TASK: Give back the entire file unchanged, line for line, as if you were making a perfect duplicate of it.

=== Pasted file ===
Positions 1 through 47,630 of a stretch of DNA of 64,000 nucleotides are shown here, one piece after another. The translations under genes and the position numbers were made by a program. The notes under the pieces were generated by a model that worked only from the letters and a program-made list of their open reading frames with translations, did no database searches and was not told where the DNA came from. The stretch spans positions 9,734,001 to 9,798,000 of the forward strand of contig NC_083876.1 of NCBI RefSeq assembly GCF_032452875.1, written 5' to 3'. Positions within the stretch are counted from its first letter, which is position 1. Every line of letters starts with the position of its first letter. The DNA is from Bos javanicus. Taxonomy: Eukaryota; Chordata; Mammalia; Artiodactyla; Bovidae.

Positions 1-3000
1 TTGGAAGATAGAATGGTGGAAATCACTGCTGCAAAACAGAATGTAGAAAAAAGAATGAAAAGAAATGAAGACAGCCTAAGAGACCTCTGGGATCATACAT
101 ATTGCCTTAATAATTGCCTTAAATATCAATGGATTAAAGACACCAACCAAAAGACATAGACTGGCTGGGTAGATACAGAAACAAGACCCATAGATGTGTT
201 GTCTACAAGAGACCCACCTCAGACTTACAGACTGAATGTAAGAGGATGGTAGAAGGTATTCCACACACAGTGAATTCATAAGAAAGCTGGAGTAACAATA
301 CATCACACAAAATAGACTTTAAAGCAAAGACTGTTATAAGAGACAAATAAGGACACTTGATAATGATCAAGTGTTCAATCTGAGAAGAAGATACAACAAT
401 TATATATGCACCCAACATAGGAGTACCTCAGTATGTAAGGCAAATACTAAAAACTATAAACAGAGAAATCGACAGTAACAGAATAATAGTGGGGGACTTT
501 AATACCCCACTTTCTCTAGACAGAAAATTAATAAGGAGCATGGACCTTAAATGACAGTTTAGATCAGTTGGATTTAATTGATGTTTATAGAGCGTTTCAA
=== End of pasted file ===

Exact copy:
Positions 1 through 47,630 of a stretch of DNA of 64,000 nucleotides are shown here, one piece after another. The translations under genes and the position numbers were made by a program. The notes under the pieces were generated by a model that worked only from the letters and a program-made list of their open reading frames with translations, did no database searches and was not told where the DNA came from. The stretch spans positions 9,734,001 to 9,798,000 of the forward strand of contig NC_083876.1 of NCBI RefSeq assembly GCF_032452875.1, written 5' to 3'. Positions within the stretch are counted from its first letter, which is position 1. Every line of letters starts with the position of its first letter. The DNA is from Bos javanicus. Taxonomy: Eukaryota; Chordata; Mammalia; Artiodactyla; Bovidae.

Positions 1-3000
1 TTGGAAGATAGAATGGTGGAAATCACTGCTGCAAAACAGAATGTAGAAAAAAGAATGAAAAGAAATGAAGACAGCCTAAGAGACCTCTGGGATCATACAT
101 ATTGCCTTAATAATTGCCTTAAATATCAATGGATTAAAGACACCAACCAAAAGACATAGACTGGCTGGGTAGATACAGAAACAAGACCCATAGATGTGTT
201 GTCTACAAGAGACCCACCTCAGACTTACAGACTGAATGTAAGAGGATGGTAGAAGGTATTCCACACACAGTGAATTCATAAGAAAGCTGGAGTAACAATA
301 CATCACACAAAATAGACTTTAAAGCAAAGACTGTTATAAGAGACAAATAAGGACACTTGATAATGATCAAGTGTTCAATCTGAGAAGAAGATACAACAAT
401 TATATATGCACCCAACATAGGAGTACCTCAGTATGTAAGGCAAATACTAAAAACTATAAACAGAGAAATCGACAGTAACAGAATAATAGTGGGGGACTTT
501 AATACCCCACTTTCTCTAGACAGAAAATTAATAAGGAGCATGGACCTTAAATGACAGTTTAGATCAGTTGGATTTAATTGATGTTTATAGAGCGTTTCAA